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Discussion: (17 comments)

  1. Citizen B.

    “It’s also important to remember that China’s manufacturing workforce is estimated to be around 100 million and could be as high as 120 million, compared to America’s manufacturing employment of less than 12 million.”

    and yet, the China Manufacturing Purchasing Manager Index cites a negative reading for the “number of employed persons” in the October survey.

  2. PeakTrader

    2011 Report: China manufacturing hourly labor rate, compensation costs impact EMS (Electronics manufacturing services)

    “China’s manufacturing employment continued to grow from a total of 97.91 million at the end of 2007 to 99.01 million at year end 2008.

    Though manufacturing workers in China are earning more than ever before, average hourly compensation costs were only $1.36 in 2008.

    China’s hourly compensation costs remain far below those of many of its East Asian neighbors like Japan ($27.80) and Taiwan ($8.68), but are roughly on par with those of others like the Philippines ($1.68).

    Even as China ascends as a major economic player in the global economy, its position in the international landscape of labor costs has not changed dramatically.

    As measured in U.S. dollars, Chinese hourly labor compensation costs in manufacturing were roughly 4% of those in the United States and about 3% of those in the Euro Area in 2008.

    As of the end of 2008, China’s employed population was reported to be 775 million, constituting 58% of the country’s total population. Of the population ages 15 to 64, 77% was employed, which is high from an international comparative perspective.

    Meanwhile, youth population ages 0 to 14 has shrunk to an unusually small proportion of the population for a developing country.

    Indeed, a key determinant of China’s paradoxically tightening labor market is low fertility.

    China’s family planning and one-child policies have significantly reduced fertility and kept it low during most years since the 1970s and today manufacturing employers are reporting that they cannot get the rural migrant workers to return to urban units, and are having difficulty luring new employees as well.”

    1. PeakTrader

      That steep rise in China’s manufacturing output is not only the result of selling its goods too cheaply and lending its dollars too cheaply, generating virtuous cycles of consumption-investment for its trading partners, particularly the U.S., it’s also the result of huge demographic shifts in China.

      China’s fertility rate declined from 5.9 in 1966 to 2.6 in 1980 and to 1.6 in 2010. So, China will have a huge retired population (past its prime) and a relatively tiny working population (in its prime).

      1. PeakTrader

        According to the following chart, China’s population growth will slow further and decline in the 2030s:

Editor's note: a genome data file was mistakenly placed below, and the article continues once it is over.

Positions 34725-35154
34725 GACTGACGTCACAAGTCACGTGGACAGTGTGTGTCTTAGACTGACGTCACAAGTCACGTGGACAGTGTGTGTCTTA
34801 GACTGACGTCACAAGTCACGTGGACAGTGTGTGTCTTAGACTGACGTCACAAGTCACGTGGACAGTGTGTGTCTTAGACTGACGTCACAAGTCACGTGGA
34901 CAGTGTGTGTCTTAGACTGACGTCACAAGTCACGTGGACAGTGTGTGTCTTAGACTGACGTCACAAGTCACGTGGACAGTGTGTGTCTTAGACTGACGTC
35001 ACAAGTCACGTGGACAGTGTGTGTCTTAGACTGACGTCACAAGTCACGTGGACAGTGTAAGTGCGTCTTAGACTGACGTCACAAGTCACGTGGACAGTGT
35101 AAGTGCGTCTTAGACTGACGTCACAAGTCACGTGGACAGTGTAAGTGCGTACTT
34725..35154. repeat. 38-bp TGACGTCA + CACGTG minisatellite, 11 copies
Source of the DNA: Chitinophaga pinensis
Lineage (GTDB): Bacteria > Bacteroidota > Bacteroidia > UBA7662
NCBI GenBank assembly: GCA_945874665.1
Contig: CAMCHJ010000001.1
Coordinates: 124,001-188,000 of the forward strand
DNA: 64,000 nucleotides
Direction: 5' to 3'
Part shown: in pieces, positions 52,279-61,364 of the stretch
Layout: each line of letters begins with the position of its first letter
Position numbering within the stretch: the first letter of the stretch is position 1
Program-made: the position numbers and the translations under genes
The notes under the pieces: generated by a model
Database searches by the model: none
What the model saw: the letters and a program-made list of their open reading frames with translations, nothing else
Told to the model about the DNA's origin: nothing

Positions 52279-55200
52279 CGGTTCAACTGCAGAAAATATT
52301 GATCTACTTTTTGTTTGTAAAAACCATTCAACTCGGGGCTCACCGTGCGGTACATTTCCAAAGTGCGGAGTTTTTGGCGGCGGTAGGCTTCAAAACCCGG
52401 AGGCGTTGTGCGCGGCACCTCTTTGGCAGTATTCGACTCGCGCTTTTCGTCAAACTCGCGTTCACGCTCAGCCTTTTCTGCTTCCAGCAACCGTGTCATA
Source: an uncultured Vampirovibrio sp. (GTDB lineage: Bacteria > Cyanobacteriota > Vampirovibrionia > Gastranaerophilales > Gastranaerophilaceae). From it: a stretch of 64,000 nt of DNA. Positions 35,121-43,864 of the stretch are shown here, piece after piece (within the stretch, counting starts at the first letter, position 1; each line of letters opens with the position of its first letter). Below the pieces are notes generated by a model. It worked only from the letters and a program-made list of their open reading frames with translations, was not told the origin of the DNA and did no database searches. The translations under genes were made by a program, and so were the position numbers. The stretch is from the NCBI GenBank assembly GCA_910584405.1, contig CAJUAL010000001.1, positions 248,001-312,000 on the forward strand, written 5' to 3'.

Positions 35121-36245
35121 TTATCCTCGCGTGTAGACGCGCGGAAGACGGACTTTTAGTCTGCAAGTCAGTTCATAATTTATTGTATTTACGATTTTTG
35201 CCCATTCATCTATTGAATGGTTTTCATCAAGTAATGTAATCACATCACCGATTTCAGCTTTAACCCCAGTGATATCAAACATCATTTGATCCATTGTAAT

3. PeakTrader

    It’s interesting to compare China with Japan and the U.S.. (Japan peaked around 1990), although the accuracy of the data is uncertain.

  4. Mark, I am interested in where you got your estimate of the number of Chinese that are employed in manufacturing.

    1. Here’s one source from the BLS: “The country’s official data showed 83 million manufacturing employees in 2002, but that figure is likely to be understated; the actual number was probably closer to 109 million.”

      Here’s another BLS source: “China’s manufacturing employment continued to grow from a total of 97.91 million at the end of 2007 to 99.01 million at yearend 2008.”

  5. Gene Hayward

    From the first graph and looking at the slope of the US line, it does not seem like the gains to china were at the expense of the US. There appears to be no leveling off of US output from a historical perspective and the US seems to not have missed too much of a beat. Could that be right?? Seems counter intuitive.

    1. Gene

      Could that be right?? Seems counter intuitive.

      Only if you think there’s a fixed pie of demand and that capital plays no part in increased production.

      The gains for china are NOT at the expense of the US, despite what those who are economically innumerate tell you.

      1. Hey ron h you might find a chuckle or two here

  6. China has peaked and the US will take over #1 very soon again!

    Those chart don’t lie.

  7. PeakTrader

    It should be noted, there’s huge foreign demand for U.S. dollars and most of those dollars flow back to the U.S., one way or another.

    Income Flows from U.S. Foreign Assets and Liabilities
    Federal Reserve Bank of New York
    November 14, 2012

    Foreign investors placed roughly $1.0 trillion in U.S. assets in 2011, pushing the total value of their claims on the United States to $20.6 trillion. Over the same period, U.S. investors placed $0.5 trillion abroad, bringing total U.S. holdings of foreign assets to $16.4 trillion. One might expect that the large gap of -$4.2 trillion between U.S. assets and liabilities would come with a substantial servicing burden. Yet U.S. income receipts easily exceed payments abroad. As we explain in this post, a key reason is that foreign investments in the United States are weighted toward interest-bearing assets currently paying a low rate of return while U.S. investments abroad are weighted toward multinationals’ foreign operations and other corporate claims earning a much higher rate of return.